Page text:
Some news on a local aid funding was delivered to local leaders at a campaign fundraiser Friday morning for State Representative Tom Calter.
Calter, a Democrat, said preliminary local aid numbers are in, and while there are cuts in some areas, it appears other areas may get some help.
Calter expects Chapter 70 to be kept whole and intact. He expects local aid to be cut by 5 to 7 percent, but he says as far as Chapter 90 goes–numbers released Thursday show a $200 million dollar increase. Calter’s hometown, Kingston, got a 30 percent increase.
Calter made his comments Friday morning, in front of a room of business leaders and community leaders at a fundraiser at the Indian Pond Country Club in Kingston. The event was headlined by visits from former congressman Bill Delahunt, Governor Deval Patrick and Senate President Therese Murray.
Calter says to expect an intense, at times volatile, debate during the last week of April, as lawmakers fight for their own priorities.
Calter says there is a $1.8 billion dollar structural deficit, with revenues almost $4 billion less than when he took office back in 2007.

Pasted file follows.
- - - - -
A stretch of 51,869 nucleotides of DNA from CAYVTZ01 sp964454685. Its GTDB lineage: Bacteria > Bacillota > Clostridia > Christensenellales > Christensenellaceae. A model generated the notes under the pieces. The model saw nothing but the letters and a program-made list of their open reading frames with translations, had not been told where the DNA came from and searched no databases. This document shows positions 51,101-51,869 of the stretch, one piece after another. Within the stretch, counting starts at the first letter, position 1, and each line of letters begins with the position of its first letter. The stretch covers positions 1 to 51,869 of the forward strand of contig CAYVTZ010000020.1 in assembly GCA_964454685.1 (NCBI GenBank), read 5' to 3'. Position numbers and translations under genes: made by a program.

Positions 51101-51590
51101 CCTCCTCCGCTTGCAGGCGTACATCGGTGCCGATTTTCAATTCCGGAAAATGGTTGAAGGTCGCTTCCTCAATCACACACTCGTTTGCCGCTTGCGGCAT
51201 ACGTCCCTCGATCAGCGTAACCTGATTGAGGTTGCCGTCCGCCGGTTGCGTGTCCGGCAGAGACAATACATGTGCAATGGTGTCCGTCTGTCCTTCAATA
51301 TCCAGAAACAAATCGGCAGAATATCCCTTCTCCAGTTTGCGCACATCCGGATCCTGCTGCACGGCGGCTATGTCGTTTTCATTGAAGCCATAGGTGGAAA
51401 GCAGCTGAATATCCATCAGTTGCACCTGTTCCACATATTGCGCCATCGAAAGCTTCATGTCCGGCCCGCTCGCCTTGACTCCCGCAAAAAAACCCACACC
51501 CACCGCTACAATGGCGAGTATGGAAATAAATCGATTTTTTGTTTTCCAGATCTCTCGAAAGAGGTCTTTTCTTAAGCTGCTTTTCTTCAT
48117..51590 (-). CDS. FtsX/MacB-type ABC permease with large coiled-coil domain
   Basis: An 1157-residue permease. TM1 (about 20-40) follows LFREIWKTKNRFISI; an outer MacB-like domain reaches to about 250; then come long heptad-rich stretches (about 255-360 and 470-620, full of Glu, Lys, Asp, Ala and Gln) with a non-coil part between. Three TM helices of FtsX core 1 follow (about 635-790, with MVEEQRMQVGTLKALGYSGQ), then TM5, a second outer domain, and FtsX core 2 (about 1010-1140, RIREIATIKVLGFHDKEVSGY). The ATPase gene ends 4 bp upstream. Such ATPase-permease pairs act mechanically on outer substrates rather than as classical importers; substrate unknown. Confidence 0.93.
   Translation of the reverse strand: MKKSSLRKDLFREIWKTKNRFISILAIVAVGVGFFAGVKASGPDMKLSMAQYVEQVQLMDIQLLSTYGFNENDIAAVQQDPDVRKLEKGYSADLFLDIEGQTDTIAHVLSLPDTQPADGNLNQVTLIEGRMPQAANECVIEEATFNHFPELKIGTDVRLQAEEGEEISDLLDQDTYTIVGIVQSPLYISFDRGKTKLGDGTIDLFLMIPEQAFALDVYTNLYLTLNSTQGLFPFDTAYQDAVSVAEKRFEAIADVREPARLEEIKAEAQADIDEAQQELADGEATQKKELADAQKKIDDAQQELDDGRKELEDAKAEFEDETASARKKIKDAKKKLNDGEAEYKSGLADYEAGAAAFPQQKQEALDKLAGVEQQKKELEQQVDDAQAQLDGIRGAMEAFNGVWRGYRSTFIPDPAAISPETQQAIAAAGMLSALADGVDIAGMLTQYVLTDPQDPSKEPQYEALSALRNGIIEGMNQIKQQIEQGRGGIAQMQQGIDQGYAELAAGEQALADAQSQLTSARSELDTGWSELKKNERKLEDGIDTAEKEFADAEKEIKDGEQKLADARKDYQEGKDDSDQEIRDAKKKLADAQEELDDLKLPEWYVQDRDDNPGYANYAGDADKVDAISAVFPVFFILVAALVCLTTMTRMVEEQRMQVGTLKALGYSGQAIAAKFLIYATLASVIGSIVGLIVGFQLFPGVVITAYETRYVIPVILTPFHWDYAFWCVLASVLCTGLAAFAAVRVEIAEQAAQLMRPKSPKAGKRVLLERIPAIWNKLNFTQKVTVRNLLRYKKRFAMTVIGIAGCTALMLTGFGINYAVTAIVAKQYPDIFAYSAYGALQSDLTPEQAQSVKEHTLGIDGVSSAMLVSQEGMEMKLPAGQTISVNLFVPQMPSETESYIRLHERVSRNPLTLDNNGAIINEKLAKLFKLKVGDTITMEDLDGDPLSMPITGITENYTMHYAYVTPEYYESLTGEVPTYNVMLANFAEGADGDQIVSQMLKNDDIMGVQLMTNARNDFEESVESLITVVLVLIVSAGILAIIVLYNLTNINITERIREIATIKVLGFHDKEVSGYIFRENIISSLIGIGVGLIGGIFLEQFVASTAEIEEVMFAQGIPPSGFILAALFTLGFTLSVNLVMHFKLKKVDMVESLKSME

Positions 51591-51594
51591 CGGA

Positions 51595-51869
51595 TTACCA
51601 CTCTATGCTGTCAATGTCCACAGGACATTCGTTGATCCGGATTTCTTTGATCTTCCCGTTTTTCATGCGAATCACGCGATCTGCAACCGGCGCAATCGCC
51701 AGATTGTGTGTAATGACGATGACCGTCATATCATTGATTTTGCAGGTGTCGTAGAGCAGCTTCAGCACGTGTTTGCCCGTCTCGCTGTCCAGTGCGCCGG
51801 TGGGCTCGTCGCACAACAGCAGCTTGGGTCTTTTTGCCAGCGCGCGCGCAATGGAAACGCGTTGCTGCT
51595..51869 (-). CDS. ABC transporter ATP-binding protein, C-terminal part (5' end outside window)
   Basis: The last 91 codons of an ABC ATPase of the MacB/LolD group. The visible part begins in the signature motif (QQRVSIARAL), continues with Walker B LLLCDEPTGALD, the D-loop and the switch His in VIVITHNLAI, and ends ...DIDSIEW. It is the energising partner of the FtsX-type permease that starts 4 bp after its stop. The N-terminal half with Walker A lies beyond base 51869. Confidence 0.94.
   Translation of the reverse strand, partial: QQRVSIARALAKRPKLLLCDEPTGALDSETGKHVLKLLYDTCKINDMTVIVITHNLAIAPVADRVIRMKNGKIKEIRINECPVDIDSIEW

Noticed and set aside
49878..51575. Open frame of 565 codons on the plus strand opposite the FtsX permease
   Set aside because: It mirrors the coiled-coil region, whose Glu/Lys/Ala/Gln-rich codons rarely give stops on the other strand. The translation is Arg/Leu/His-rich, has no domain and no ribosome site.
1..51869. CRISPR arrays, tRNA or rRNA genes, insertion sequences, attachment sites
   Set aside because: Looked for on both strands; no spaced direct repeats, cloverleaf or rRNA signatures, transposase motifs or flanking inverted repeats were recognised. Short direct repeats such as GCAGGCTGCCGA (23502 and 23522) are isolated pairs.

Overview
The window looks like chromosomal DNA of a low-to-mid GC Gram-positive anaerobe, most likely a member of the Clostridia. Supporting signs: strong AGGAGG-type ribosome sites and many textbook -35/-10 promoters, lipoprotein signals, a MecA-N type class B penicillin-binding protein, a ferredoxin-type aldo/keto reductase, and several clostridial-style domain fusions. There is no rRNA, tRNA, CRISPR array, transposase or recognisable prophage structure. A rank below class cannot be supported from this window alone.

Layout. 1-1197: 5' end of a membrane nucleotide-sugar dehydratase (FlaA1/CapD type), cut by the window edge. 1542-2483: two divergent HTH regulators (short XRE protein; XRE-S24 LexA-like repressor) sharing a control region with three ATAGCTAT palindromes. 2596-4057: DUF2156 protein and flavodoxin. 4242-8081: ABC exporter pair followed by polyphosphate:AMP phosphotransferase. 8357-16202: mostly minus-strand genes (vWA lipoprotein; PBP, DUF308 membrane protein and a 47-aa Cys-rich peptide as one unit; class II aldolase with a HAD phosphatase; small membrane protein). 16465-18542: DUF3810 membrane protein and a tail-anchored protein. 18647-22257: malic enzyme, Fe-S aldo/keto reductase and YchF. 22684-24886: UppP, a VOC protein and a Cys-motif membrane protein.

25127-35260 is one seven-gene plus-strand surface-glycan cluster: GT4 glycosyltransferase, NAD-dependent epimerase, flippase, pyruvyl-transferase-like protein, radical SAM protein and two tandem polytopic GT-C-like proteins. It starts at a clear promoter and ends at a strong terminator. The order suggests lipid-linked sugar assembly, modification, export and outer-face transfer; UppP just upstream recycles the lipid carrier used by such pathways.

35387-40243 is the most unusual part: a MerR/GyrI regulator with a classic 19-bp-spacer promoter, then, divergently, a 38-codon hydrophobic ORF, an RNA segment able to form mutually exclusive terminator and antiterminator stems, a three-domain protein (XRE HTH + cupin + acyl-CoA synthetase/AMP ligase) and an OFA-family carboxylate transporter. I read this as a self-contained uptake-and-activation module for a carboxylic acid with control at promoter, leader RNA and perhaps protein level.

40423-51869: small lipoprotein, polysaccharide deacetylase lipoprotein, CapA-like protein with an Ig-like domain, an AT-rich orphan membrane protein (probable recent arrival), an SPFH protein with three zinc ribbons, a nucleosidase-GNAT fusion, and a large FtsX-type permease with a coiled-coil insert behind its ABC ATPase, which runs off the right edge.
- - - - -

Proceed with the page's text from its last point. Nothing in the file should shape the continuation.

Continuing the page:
By April 30th, the house budget will have to be voted on by the full House, before it moves to the Senate. Then the Governor will come out with his revised budget, and finally a House and Senate conference committee will iron out differences between the House and Senate versions. Once approved by both chambers of the Legislature, the Governor has ten days to review it. The Governor may approve or veto the entire budget, or may veto or reduce particular line items or sections, but may not add anything.
Then the House and Senate may vote to override the Governor’s vetoes. Overrides require a two-thirds roll-call vote in each chamber. The new fiscal year begins on July 1.